If Easter were not joyful enough, Easter Sunday heralded the arrival of 9 fluffy, adorable chicks! It went against my better judgement to raise chicks. But our clucky bantam had already begun the process a few days before we noticed her absence from the flock. With a rooster now part of the mix, ensuring the eggs are collected and refrigerated to stop embryos from forming is something we generally stay on top of. This little clutch went under the radar, so we thought we’d move the hen and her brood to a separate pen and watch the whole process unfold. I was not expecting such success. Out of ten eggs, nine hatched, and all still happily chirping, with mummy hen doing an excellent job keeping them warm and fed. It was an Easter blessing!

Last weekend was also a special occasion. Our neighbours (which we have now we live in a village) invited us to a laneway lunch. Our home backs onto a laneway like our neighbours and those in the next street. Many of us came together to meet for the first time. The organisers had set up a long table in the laneway, with each of us invited to bring a plate to share, a drink to enjoy and a chair to sit on. We enjoyed a long lunch, and I had the pleasure of meeting our lovely neighbours. I made a double batch of spinach polpettine (a gorgeously simple recipe by Tessa Kiros in her book Limoncello and Linen Water) and a fig and custard tart. The pastry recipe I based on an Emiko Davies recipe, and the custard filling recipe used was from Sophie Hansen’s A Basket by the Door, the figs I bought from the local organic apple farm. Both were delicious and made enough leftovers to feed hungry teenagers for the following days.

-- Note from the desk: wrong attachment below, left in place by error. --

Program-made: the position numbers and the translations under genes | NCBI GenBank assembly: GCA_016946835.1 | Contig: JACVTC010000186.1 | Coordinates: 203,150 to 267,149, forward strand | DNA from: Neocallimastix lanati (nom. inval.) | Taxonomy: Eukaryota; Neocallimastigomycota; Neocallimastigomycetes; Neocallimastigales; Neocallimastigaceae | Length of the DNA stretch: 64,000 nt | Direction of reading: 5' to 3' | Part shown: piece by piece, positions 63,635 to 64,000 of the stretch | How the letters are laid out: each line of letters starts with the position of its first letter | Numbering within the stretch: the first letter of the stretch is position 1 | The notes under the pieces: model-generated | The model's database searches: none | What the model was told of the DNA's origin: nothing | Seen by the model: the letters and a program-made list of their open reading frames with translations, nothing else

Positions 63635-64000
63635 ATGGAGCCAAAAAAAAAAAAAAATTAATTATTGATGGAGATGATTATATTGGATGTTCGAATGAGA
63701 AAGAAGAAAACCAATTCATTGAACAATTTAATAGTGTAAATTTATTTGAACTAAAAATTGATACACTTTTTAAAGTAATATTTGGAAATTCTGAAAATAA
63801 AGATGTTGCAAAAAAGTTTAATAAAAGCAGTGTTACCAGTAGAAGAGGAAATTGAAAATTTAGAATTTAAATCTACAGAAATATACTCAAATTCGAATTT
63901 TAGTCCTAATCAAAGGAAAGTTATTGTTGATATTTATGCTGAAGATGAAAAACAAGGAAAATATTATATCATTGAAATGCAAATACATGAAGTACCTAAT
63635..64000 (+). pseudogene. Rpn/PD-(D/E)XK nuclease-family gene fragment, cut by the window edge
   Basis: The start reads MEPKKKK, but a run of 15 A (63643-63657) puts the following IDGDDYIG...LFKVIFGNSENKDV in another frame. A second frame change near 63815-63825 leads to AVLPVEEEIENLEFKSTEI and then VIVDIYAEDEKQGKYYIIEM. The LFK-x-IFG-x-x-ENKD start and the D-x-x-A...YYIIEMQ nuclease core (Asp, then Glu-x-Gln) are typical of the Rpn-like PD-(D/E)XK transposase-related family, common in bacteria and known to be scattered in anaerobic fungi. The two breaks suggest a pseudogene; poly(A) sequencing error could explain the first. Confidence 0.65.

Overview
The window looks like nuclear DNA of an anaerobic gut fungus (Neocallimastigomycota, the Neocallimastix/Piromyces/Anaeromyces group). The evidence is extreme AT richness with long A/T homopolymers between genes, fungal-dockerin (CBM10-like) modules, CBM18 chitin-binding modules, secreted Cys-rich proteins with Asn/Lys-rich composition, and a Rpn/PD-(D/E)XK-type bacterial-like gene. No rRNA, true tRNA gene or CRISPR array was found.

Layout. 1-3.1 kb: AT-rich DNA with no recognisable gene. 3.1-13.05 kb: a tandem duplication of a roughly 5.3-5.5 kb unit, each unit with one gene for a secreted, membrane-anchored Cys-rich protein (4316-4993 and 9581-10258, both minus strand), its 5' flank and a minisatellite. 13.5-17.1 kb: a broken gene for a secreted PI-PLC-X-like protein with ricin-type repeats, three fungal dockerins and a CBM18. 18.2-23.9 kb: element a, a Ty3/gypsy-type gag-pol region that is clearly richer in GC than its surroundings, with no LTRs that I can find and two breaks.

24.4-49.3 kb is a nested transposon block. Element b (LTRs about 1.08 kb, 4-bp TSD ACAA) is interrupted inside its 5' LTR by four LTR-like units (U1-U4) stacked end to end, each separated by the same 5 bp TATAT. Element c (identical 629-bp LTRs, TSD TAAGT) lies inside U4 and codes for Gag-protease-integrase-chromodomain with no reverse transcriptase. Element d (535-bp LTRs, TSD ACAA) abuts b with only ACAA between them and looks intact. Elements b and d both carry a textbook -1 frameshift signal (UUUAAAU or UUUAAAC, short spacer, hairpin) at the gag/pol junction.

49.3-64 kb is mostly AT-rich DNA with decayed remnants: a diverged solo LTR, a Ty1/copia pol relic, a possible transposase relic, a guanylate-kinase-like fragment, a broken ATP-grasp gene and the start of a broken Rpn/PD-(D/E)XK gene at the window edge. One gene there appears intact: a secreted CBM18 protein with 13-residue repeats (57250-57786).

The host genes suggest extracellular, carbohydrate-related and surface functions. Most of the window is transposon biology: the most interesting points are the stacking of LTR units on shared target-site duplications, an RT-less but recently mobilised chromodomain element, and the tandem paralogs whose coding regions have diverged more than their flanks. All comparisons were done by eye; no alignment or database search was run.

It was such a successful and enjoyable lunch we decided on a repeat date in winter by a firepit, with soup and chillies and some imbibed beverage to warm our bones!